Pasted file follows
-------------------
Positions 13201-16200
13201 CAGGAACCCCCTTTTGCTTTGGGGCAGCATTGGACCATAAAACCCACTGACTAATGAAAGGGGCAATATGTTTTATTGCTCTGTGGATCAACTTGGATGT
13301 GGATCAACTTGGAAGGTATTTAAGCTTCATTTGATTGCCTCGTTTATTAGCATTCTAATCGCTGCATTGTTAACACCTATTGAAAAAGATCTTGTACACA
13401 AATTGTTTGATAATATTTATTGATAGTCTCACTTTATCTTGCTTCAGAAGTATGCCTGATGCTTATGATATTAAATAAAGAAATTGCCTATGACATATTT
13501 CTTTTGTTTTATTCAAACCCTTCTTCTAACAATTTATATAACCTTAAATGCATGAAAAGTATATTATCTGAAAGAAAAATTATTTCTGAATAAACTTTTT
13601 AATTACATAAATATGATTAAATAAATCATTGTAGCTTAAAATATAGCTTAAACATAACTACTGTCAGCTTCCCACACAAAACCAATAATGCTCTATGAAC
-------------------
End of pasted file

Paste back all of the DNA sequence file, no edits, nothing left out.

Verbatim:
Positions 13201-16200
13201 CAGGAACCCCCTTTTGCTTTGGGGCAGCATTGGACCATAAAACCCACTGACTAATGAAAGGGGCAATATGTTTTATTGCTCTGTGGATCAACTTGGATGT
13301 GGATCAACTTGGAAGGTATTTAAGCTTCATTTGATTGCCTCGTTTATTAGCATTCTAATCGCTGCATTGTTAACACCTATTGAAAAAGATCTTGTACACA
13401 AATTGTTTGATAATATTTATTGATAGTCTCACTTTATCTTGCTTCAGAAGTATGCCTGATGCTTATGATATTAAATAAAGAAATTGCCTATGACATATTT
13501 CTTTTGTTTTATTCAAACCCTTCTTCTAACAATTTATATAACCTTAAATGCATGAAAAGTATATTATCTGAAAGAAAAATTATTTCTGAATAAACTTTTT
13601 AATTACATAAATATGATTAAATAAATCATTGTAGCTTAAAATATAGCTTAAACATAACTACTGTCAGCTTCCCACACAAAACCAATAATGCTCTATGAAC